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A paper on current quarks


Naming quarks
Murray Gell-Mann Scientist
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I had been calling them quarks most of the year, but I supposed it was probably spelled k-w-o-r-k or something like that. It seemed the right sound for a new particle that was the fundamental constituent of nuclei and so on, but I didn't know how to spell it. But then paging through Finnegans Wake, which I had done often since my brother had brought home the first American printing in 1939, paging through Finnegans Wake I saw 'Three quarks for Muster Mark!', and of course it’s 'quark', it rhymes with a whole bunch of things; mark, bark, and so on and so forth. But I wanted to pronounce it ‘kwork’ so I invented an excuse for pronouncing it kwork–namely that Humphrey Chimpden Earwicker, whose dream is Finnegans Wake, is the book, is a publican. In fact later on I visited the pub, in Mullingar, the Mullingar, no the Mullingar Pub [sic] it is, just… just near Dublin. And so a number of things in the book are calls for drinks at the bar. Of course the words are multiply determined; they're portmanteau words as in Alice. And the meanings are multiply determined, but one determinant is often calls for drinks at the bar: ‘Three passe porterpease’ for example, has something to do with ‘Three pots of porter, please’. And so here I figured that one of the contributors toward, to ‘Three quarks for Muster Mark!’ might be ‘Three quarts for Mister Mark!’ And it may in fact be true. But if quart is one of the multiple origins, then you would be entitled to pronounce it kwork. So anyway, I put in the reference to Finnegans Wake; in the American edition it's page 383, which is just perfect... in that first American printing it's page 383, which is very good. 383 bar, would be even better, but you can't get a page number 383 bar. But that was very good.

New York-born physicist Murray Gell-Mann (1929-2019) was known for his creation of the eightfold way, an ordering system for subatomic particles, comparable to the periodic table. His discovery of the omega-minus particle filled a gap in the system, brought the theory wide acceptance and led to Gell-Mann's winning the Nobel Prize in Physics in 1969.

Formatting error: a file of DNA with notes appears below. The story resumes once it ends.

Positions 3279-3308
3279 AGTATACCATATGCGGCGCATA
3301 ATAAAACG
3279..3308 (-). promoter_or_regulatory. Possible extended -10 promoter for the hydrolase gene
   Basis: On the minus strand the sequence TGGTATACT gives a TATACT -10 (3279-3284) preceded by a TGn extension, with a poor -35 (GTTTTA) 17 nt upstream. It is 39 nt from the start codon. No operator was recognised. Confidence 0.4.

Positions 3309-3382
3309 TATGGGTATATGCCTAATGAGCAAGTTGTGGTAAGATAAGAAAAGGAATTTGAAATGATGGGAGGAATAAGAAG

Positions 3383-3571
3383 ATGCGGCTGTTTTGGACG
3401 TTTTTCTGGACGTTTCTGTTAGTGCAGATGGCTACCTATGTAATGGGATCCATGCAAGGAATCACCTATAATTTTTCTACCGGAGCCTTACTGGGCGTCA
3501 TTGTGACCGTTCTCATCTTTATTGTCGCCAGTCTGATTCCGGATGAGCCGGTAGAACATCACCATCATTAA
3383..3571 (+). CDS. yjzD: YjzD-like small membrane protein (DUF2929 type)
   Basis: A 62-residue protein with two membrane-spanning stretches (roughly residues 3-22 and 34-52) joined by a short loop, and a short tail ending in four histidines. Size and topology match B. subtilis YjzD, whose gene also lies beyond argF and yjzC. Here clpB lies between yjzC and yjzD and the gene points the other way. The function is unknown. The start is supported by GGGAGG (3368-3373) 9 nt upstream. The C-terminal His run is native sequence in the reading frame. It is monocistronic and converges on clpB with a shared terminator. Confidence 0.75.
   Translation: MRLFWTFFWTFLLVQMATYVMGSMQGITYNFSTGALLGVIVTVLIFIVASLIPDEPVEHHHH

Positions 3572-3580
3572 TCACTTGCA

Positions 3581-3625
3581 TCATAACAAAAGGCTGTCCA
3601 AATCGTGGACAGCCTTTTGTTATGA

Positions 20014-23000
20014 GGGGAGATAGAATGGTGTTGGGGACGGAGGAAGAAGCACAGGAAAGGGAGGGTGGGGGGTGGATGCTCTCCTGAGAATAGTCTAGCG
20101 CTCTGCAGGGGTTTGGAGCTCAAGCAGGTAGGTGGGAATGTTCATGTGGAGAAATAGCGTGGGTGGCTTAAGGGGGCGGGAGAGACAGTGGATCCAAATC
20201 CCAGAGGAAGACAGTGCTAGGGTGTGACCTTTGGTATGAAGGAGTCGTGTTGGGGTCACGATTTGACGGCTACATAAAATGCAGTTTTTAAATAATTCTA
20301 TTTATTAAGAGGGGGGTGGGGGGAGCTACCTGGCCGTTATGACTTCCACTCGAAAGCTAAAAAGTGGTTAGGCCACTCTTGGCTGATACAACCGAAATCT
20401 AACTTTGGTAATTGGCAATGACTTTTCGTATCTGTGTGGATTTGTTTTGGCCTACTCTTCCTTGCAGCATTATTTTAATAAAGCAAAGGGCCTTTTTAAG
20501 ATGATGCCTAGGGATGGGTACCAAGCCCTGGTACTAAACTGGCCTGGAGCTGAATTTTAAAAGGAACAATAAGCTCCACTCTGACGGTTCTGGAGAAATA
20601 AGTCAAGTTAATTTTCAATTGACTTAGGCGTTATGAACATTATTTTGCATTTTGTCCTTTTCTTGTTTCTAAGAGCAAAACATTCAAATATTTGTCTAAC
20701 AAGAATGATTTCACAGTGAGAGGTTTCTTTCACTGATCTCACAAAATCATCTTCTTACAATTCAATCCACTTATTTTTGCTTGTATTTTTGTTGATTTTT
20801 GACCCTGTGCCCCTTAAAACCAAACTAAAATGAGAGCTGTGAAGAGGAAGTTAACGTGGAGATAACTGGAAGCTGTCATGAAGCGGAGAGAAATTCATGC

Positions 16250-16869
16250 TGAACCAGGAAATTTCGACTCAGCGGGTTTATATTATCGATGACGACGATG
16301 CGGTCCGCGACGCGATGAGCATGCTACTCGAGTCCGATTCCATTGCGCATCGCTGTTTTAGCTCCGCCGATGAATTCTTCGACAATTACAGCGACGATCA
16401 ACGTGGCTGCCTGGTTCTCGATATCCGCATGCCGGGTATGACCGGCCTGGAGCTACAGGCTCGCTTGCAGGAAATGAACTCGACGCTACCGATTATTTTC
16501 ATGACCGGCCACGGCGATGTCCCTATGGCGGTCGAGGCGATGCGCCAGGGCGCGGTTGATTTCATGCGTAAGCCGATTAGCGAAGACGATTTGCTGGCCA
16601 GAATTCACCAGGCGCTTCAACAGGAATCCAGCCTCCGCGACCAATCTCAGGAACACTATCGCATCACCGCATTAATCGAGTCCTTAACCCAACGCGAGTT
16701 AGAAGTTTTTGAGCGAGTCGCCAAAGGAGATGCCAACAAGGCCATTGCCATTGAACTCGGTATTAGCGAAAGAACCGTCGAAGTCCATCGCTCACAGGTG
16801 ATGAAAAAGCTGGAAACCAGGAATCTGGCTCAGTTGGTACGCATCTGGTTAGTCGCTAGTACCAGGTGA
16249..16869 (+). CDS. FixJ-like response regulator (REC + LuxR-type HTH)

Listeners: Geoffrey West

Geoffrey West is a Staff Member, Fellow, and Program Manager for High Energy Physics at Los Alamos National Laboratory. He is also a member of The Santa Fe Institute. He is a native of England and was educated at Cambridge University (B.A. 1961). He received his Ph.D. from Stanford University in 1966 followed by post-doctoral appointments at Cornell and Harvard Universities. He returned to Stanford as a faculty member in 1970. He left to build and lead the Theoretical High Energy Physics Group at Los Alamos. He has numerous scientific publications including the editing of three books. His primary interest has been in fundamental questions in Physics, especially those concerning the elementary particles and their interactions. His long-term fascination in general scaling phenomena grew out of his work on scaling in quantum chromodynamics and the unification of all forces of nature. In 1996 this evolved into the highly productive collaboration with James Brown and Brian Enquist on the origin of allometric scaling laws in biology and the development of realistic quantitative models that analyse the influence of size on the structural and functional design of organisms.

Tags: Finnegans Wake, Muster Mark, Humphrey Chimpden Earwicker, Mullingar House, Dublin

Duration: 2 minutes, 20 seconds

Date story recorded: October 1997

Date story went live: 24 January 2008